When you go to an English-style show, there are often three types of jumping classes that you can enter: hunter, equitation or jumper classes. They are quite different, and you should learn about them before you send in your entry money. Always be 100 percent prepared for the class that you’re going to enter. Let’s take a look at the three classes:
Your riding skill is judged in an equitation class.
If you get left behind, or thrown up on your horse’s neck, the judge will note this on her card and you’ll be penalized. You’ll also lose points if your horse taps a fence, knocks down a pole or refuses to jump. You’ll also be penalized if you’re on the wrong diagonal when trotting or if your horse is on the incorrect lead when cantering.
In an equitation class, your horse doesn’t have to be the smoothest jumper in the world, or the most elegant mover. The judge is looking at you, not him.
What do you have to wear in an equitation class? Beige breeches or jodhpurs, black boots, a ratcatcher shirt with a collar or a tie if you’re a boy, black gloves and a dark showing jacket. You’ll see a lot of velvet safety helmets in equitation classes, but you can cover your schooling helmet with a velvet cover.
You’ll jump natural-looking fences in a hunter class.
Your horse is the one being judged in a hunter class. The judge watches to see if your horse is obedient and well mannered. His movement and jumping ability is judged. He should be a “good mover” and jump around the course in a steady pace. He must travel in straight lines and not wiggle in front of a fence.
In a hunter class, the judge will also look to see if your horse suits you. He shouldn’t be too big or small for you, and you should be able to control him easily.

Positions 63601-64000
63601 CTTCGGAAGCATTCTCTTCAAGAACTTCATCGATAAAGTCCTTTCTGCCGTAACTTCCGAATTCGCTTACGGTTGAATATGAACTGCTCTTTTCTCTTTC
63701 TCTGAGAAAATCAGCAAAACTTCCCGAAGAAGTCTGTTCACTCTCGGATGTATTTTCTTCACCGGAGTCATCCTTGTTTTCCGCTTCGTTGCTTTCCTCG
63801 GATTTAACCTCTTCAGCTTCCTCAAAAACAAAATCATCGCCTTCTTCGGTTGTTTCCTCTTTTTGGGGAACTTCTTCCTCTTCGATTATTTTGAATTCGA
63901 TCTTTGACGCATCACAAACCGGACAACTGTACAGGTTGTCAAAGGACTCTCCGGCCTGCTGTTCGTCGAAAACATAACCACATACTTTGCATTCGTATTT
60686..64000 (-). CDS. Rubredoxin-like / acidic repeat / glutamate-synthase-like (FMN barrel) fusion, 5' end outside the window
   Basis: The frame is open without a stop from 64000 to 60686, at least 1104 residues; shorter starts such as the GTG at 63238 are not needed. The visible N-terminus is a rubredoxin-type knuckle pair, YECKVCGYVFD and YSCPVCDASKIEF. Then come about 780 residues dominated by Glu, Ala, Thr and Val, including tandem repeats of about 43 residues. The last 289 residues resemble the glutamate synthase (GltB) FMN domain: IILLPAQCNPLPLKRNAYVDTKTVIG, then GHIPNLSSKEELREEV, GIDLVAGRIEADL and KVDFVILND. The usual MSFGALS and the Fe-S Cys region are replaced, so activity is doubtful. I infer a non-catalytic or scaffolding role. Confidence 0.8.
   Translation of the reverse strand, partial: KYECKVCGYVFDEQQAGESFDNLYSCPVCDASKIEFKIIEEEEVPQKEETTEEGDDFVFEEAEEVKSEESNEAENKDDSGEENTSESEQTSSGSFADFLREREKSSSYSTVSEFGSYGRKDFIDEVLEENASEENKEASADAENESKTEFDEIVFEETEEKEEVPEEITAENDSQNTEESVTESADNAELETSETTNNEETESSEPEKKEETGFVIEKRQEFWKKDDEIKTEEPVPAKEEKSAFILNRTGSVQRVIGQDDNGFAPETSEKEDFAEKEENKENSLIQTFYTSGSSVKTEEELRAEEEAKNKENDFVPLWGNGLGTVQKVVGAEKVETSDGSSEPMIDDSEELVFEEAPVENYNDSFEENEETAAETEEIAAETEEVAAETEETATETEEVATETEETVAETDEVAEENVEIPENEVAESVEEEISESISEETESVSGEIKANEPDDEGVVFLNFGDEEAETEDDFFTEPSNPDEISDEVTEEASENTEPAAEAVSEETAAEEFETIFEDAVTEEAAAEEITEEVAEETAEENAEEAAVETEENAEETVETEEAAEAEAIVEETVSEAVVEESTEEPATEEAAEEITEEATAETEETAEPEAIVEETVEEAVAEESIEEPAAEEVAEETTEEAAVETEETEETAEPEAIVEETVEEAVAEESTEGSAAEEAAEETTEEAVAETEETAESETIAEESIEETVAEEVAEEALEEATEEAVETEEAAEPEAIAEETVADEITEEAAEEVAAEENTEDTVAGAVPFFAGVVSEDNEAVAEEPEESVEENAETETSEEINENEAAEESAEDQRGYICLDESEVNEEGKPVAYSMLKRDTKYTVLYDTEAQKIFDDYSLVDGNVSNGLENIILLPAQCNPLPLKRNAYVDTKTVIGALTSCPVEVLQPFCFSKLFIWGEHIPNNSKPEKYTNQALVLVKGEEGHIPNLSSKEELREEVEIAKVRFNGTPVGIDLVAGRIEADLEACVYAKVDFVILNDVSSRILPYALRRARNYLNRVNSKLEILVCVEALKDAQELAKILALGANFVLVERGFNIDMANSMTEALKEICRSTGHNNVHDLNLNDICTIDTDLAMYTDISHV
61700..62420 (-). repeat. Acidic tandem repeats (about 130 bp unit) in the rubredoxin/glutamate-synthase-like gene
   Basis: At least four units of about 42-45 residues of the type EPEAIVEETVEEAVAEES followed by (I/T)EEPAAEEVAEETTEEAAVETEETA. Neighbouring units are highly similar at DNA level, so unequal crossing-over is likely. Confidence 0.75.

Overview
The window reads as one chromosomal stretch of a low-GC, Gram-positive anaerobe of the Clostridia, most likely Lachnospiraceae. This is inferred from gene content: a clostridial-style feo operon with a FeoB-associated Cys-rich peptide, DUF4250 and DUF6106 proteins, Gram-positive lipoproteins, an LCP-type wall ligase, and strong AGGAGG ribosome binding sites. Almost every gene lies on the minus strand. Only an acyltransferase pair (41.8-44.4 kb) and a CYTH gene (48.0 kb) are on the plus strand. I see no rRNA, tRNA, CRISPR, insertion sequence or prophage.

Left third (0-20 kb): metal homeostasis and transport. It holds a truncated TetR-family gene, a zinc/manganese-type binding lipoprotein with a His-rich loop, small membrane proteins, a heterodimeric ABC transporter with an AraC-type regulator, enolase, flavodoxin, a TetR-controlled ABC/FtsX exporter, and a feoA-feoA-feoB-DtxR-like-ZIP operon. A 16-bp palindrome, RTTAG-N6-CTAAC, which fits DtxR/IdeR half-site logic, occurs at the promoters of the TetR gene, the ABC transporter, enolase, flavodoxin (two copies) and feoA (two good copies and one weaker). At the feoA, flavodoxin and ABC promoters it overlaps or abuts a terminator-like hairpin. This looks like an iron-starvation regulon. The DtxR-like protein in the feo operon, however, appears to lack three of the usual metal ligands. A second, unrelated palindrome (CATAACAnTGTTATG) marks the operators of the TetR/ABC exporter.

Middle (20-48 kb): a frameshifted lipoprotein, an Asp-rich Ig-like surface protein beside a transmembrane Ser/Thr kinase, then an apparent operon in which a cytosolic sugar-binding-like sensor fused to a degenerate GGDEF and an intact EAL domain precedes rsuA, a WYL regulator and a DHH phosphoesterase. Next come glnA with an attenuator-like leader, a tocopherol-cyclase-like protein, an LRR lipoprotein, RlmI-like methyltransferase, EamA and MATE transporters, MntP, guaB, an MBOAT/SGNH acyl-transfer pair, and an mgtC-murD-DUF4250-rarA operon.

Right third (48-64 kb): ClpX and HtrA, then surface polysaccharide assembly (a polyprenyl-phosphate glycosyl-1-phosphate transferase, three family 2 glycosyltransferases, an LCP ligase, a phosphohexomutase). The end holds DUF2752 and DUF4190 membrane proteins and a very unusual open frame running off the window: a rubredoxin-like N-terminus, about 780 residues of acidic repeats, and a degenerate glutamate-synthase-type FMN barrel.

Your riding style will not be penalized unless you do something to interfere with your horse’s performance, for instance, yanking on his mouth so he stops when he should be going forward.
You should wear the same showing outfit for hunter classes as you do for equitation classes. Hunter courses are fairly simple, and usually have eight or nine jumps. The fences aren’t fancy and will be natural colors like white and brown. You may have to jump brush fences or small wooden gates.
Jumper courses are colorful.
The only thing that counts in a jumper class is time and faults. The horse and rider’s form is not judged at all. This is probably why you may see some dodgy riding in jumper classes! The fastest clean round wins. Horses must be nimble and quick—and jump anything that is put in front of them—and riders must be clever and bold.
Jumper courses usually have nine or ten fences. The fences are usually colorful and can sometimes be spooky to a horse. You might see a red wall or a green roll-top style fence in the arena.
If you go clear around the jumper course, you’ll get called back to do a timed jump-off against other people who have also cleared the course. A jump-off course has fewer fences than the jumper class. There might be a tight turn or two in the course. Riders cut corners and jump fences at angles to save time. The fastest time wins the class.
You don’t have to be the most graceful rider, and your horse doesn’t have to be the smoothest mover to win a jumper class. Jumper classes are less formal than hunter or equitation classes. You can wear a dark polo top, gloves, beige breeches or jodhpurs and black boots. You can wear a velvet safety helmet or a schooling helmet. You don’t need to wear a jacket unless it says so on the show program.
At home, jump the sorts of fences you’ll see in the show arena. If you’re doing hunter classes, put some fir branches in front of a fence. If you’re doing jumpers, paint a fence or two with wild colors and shapes.